Why Do You Write?

editingI’ve pondered this question often during my years as a writer. As an editor, it’s one of the first questions I ask potential clients. And as I navigate the wide ocean of Indie publishing, I often remind myself of the reason.

As I read began my journey on how to successfully to market my books, I kept coming back to one word of advice: WRITE. To make a name for myself as a writer, I must always remember to keep writing. Even when books sales lag, I must keep my fingers flying over the keyboard.

And when I write, I must write great stuff, preferably not using words such as “stuff.” But I’ve clarified that declaration:  I must write pieces that satisfy me. It’s true writers must determine their audience, but that can be carried too far if we forget our No. 1 audience is the person cranking out the words.

For so long, I wrote with far too much focus on audience. When I worked as a journalist who depended on a paycheck, it was essential. When I worked for a state agency as a public relations director, there was no choice but to write for everyone but myself. But as a novelist and blogger, I am freed from some of those constraints.

By Jae at Lit and Scribbles

By Jae at Lit and Scribbles

When I published my first novel in 2000, I think I expected instant success. The day I sat in a bookstore next to a life-size poster of Harry Potter the same year J.K. Rowling became a household name, and I sold one book during a two-hour signing, I realized success was not knocking anywhere near my door. I wrote more novels, always chasing that nebulous dream of “success” and writing for that and not myself. I didn’t know what success meant, except as described by others.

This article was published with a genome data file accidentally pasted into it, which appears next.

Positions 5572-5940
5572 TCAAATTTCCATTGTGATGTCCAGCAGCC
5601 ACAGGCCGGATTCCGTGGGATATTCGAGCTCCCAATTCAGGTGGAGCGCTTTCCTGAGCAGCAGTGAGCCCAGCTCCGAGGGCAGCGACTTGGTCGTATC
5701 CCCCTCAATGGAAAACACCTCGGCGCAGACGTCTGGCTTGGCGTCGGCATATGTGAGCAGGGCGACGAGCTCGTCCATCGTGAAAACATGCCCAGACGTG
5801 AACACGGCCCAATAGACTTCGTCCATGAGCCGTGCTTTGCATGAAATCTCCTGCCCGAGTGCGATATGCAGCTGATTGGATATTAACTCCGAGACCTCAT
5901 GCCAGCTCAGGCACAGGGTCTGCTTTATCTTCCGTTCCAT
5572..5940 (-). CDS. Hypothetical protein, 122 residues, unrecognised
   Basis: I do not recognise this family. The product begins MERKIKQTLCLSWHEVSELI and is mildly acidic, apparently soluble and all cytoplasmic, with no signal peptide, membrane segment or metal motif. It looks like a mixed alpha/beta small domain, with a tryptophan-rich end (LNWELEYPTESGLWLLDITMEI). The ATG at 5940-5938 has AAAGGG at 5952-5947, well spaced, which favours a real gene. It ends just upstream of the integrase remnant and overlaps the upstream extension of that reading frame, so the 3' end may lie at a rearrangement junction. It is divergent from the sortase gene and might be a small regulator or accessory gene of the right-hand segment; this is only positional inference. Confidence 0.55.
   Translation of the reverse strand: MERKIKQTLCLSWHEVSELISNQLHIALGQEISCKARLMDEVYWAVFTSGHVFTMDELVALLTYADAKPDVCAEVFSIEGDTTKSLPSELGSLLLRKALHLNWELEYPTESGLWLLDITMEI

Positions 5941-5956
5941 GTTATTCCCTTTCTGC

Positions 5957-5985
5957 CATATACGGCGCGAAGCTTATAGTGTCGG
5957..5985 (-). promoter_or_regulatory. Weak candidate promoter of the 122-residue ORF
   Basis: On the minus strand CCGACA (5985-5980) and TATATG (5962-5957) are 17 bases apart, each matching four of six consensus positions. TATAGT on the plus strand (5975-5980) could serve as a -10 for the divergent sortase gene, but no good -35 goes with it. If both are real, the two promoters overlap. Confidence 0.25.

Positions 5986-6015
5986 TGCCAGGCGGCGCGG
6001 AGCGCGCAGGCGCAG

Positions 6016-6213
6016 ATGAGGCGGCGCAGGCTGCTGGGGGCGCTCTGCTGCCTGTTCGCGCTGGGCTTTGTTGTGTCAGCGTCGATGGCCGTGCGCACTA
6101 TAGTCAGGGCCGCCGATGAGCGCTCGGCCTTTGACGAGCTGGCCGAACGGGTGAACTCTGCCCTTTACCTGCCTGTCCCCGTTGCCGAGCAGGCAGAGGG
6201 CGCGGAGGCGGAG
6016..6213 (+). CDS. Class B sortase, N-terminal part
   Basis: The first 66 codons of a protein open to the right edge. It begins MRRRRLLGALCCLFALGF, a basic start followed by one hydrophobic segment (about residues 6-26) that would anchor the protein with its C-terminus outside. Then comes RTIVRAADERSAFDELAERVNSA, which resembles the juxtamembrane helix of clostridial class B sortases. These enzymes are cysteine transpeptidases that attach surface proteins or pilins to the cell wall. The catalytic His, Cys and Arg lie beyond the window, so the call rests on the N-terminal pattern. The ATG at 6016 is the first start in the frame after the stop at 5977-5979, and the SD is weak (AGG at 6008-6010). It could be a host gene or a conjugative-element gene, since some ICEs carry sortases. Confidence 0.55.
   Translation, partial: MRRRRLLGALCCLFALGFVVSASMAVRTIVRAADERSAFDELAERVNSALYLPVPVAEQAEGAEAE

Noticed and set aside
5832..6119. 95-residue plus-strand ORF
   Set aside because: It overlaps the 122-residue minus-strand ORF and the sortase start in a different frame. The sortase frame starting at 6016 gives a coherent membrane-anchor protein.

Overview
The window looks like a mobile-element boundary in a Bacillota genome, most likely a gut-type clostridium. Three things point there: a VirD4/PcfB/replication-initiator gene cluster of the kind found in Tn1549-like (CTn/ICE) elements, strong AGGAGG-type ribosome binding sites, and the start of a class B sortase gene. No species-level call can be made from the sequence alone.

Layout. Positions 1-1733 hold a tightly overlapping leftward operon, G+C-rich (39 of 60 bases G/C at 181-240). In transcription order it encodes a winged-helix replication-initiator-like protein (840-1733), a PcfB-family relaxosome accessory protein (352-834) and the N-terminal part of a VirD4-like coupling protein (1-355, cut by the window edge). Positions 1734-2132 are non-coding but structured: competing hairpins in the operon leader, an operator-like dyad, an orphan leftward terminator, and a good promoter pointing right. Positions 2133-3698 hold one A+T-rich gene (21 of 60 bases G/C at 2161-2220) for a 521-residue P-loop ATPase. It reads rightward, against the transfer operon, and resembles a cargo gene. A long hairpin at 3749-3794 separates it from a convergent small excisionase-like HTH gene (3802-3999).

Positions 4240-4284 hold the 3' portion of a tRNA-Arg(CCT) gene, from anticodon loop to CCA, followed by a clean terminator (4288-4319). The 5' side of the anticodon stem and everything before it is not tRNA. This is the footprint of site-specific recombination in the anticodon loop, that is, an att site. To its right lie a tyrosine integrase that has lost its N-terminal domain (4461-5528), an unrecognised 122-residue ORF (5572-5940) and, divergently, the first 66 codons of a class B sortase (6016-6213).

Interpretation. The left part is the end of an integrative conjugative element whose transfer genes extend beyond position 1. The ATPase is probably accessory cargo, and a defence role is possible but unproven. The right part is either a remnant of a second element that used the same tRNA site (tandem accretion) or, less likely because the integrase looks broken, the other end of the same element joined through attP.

“Send the book to Oprah,” friends said.

I did send five books of that first book to Oprah and her producers. That’s the last time I wasted my money so foolishly – even more foolish than playing $20 on a slot machine at the casino.

“Get an agent,” the pundits shouted from the pages of writing magazines.

I did and for two years I heard nothing but promises. So I dropped out.

I became a cynic about my chances for success as an author. I still wrote fiction, but put a first draft away in a drawer and actually finished another novel all the way through the editing process. Then I put it away in a drawer. And I continued to write for other people in a stilted, non-creative way. If you’ve ever had to write a news release in less than an hour with four scientists and the director of a state agency breathing down your back and shouting edits as you type, you’ll never understand how my creativity left me for a few years. It’s not recommended unless you treat the job as a research position for your next novel – which I did. My novel Trails in the Sand is the result of that research. My next novel, Native Land,  uses even more of my research. I probably have ten novels inside me based on that work experience.

I’ve changed as I’ve moved into this new phase of my writing career. I’m no longer working for a paycheck. I’m working for myself. It’s been a strange transition, and not always a comfortable one, but I’m growing into it.

I realized how far I’d come when I finished the final edits on Trails in the Sand. I read the last paragraph of the book and found myself crying. The story moved me. I realized in that moment, nothing else mattered. It didn’t matter what the reviewers said or if I became an overnight sensation or if I sold only a dozen books. In that moment, I was as successful as any author can ever be. I pleased myself with my writing and knew that I’d written the book I wanted to write.

That profound moment forced me to make some changes in my day. Instead of writing at the end of the day after marketing and dealing with social media, it’s now the first thing I do. Writing takes precedence over everything else because above it all, I am a writer.

As an editor, I say to all of you writers out there, write first and for yourself, and I promise you, the writing will make you proud.




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